A little while ago, we went on a mini-holiday to Saratoga Springs, NY, for the Canada Day long weekend. I was very excited to do several things I’ve always wanted to do in Saratoga:
a) Visit some of the springs / drink out of them
b) See a burial ground (literally any, how did I miss doing this last time I was there?)
c) swim in the Victoria pool (this one was added a few weeks before the trip when I found out the pool existed. Totally worth the trip!)
Welcome to the Putnam Burying Ground, which we did not think to call ahead to and therefore couldn’t actually go inside!
Saratoga Springs, located in upstate New York, was built around the naturally occurring springs that exist in many locations across the town. The springs were known about and used by the Mohawks and other Indigenous groups, who believed that the naturally bubbling waters had healing properties (Saratoga Springs Heritage Area Visitor Center 2018a).
The belief in the medicinal properties of the water has continued to this day, with various springs around the area being touted for their digestive benefits (as gross as one of those springs tasted, it did settle my stomach, so I’m going to go ahead and be on team magic-springs). Out of the multiple springs in the area, High Rock Spring, the original spring utilized by the Indigenous peoples for years prior to Europeans arriving in the area, was the least terrible-tasting out of the 4 or 5 springs we visited (if it hadn’t been boiling outside, this list would be longer)
The town formed later than many Euro-American settlements in the area, with its earliest plan having been drawn up in the late 18th century, and became an established settlement by 1810 after Gideon Putnam aquired land in the area, and maps were made of his properties which now comprise the downtown core of the town as we know it today.
Putnam planned the space for the burial ground into the original settlement layout, placing it on a sloped piece of land, on the southwest corner of the settlement plan. This uneven landform wouldn’t have been ideal for building houses or farming, which makes it an excellent candidate for a burial ground! Today the burial ground holds approximately 150 graves, including the large walled family plot for the Putnam Family.
Unfortunately when we visited, the burial ground was locked and we were unable to find a way inside that didn’t involve climbing a fence, but it is definitely a site that I’d like to visit in the future. I’m sure the gravestones for the Putnam family are very interesting!
What I find particularly cool about the Putnam Burying Ground is that Gideon laid out the properties you see mapped above after himself and his wife Doanda moved to the area in 1789, and while clearing the land he recognized the series of springs along a fault line and decided to capitalize on them by opening a hotel and other amenities such as a spa resort for C19th tourists. Because he organized a lot of the utilization of this area, it means that he also planned and laid out the burial ground for that specific function within the town!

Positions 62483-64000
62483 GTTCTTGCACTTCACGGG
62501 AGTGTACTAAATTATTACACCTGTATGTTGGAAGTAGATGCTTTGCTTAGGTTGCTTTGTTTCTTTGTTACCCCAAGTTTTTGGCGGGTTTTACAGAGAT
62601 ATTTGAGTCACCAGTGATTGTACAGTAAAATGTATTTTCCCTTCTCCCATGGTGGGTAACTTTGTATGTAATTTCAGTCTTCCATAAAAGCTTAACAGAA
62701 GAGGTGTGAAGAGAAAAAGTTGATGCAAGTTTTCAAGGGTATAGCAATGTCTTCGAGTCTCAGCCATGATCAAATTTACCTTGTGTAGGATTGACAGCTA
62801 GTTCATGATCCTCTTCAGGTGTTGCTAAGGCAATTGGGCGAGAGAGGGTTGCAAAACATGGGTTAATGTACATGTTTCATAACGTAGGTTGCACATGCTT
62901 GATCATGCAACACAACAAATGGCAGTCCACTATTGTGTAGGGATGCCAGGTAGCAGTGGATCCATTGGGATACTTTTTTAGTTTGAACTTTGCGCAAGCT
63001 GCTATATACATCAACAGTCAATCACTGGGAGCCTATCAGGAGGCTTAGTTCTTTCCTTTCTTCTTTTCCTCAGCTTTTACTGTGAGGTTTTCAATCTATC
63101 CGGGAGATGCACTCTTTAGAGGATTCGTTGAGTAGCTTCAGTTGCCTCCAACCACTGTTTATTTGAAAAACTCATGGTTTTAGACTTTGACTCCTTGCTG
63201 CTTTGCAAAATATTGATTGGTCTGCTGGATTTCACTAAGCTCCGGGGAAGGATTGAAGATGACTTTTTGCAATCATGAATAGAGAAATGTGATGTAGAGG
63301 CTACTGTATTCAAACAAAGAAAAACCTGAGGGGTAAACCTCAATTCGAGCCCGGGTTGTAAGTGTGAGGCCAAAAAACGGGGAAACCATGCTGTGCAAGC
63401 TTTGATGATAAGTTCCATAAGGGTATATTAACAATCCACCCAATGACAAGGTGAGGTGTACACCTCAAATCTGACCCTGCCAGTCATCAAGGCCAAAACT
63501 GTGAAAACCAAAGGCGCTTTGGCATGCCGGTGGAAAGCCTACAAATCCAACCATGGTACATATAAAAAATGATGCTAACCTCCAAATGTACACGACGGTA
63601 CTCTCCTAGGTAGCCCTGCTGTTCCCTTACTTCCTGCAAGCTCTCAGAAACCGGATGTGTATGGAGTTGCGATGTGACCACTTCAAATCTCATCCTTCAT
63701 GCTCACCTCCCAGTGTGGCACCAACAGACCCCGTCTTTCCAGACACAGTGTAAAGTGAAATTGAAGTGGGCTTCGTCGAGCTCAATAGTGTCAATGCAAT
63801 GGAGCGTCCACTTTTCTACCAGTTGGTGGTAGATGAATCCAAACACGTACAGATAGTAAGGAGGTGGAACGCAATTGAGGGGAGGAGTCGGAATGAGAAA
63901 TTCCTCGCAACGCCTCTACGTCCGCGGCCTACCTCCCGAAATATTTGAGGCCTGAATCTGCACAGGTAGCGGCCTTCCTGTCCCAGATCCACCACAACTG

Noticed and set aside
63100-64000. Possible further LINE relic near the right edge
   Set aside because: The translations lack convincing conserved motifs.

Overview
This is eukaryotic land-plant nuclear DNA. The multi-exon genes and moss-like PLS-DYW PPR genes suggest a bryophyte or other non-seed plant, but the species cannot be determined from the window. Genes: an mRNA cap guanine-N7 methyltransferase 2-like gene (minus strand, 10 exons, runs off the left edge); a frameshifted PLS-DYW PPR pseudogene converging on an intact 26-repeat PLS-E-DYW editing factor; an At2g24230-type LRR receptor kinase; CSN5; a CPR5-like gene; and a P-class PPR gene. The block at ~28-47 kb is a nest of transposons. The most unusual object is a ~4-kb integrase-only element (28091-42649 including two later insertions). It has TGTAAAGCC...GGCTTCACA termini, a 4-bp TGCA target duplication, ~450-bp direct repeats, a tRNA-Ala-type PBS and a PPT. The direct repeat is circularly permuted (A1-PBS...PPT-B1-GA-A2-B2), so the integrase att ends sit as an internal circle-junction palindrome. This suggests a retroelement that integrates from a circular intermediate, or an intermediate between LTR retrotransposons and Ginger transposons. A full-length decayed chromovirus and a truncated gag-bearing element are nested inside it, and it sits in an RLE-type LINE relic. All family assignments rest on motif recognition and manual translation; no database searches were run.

While some sources say that the burial ground was expressly for the Putnam family originally (Sacred Spaces of Saratoga 2012), the fact that the burial space is set aside in early maps, prior to the date of 1825 when it was apparently donated to the town as a burial space for the settlement, suggests that the purpose of the space was as a communal burial ground for some time prior, if not intentionally from the start. The Saratoga Springs Heritage Area Visitor Center (2018b) page on the site suggests that the land was indeed donated as a burial ground for the town originally, and contains a plot of land set aside as the family burial plot for the Putnams.
While some burial spaces are born out of necessity, others are planned ahead of any deaths and sit empty for months or years before they are used. The pre-planning of burial spaces is something that I find every interesting, and says a lot about how that group of people responded to the concept and reality of human mortality. Putnam had this land set aside for the express purpose of burying the dead on the outskirts of town, which is in-line with the trends in the late C18th and early C19th trends in removing burial spaces from the often over-crowded centers of towns to the outskirts. This was a physical removal of death from the direct public eye, and a common theme in the period, as I discussed earlier in my post about the Guilford Green.
Ironically, and perhaps terribly, Gideon Putnam was in fact the first person to be buried in his own burial ground, after he fell from a scaffold while working on the Union Hall and was killed.
If you are in the area, you can call the Saratoga Springs Heritage Area Visitor Center to arrange getting access to the burial ground, which is something I am definitely going to do the next time I’m in the states!
Sacred Spaces of Saratoga. 2012. Gideon Putnam Burying Ground. Available online at: http://sacredsaratoga.weebly.com/gideon-putnam-burying-ground.html
Saratoga Springs Heritage Area Visitor Center. 2018a. History of Saratoga. Available online at: http://www.saratogaspringsvisitorcenter.com/about-saratoga-springs/history-of-saratoga
Saratoga Springs Heritage Area Vistor Center. 2018b. Gideon Putnam Cemetery. Available online at: http://www.saratogaspringsvisitorcenter.com/things-to-see-do/history/gideon-putnam-cemetery
Scott, James. 1810. Map of a number of building lots near the Congress Sporing in the Town of Saratoga Springs in the County of Saratoga: Being the Property of the Heirds of Gideon Putnam deceased as the same was surveyed in April 1810. Mapping Saratoga Springs. Available online at: http://ssmp.skidmore.edu/exhibits/show/mappingsaratoga/space_time/map_timeline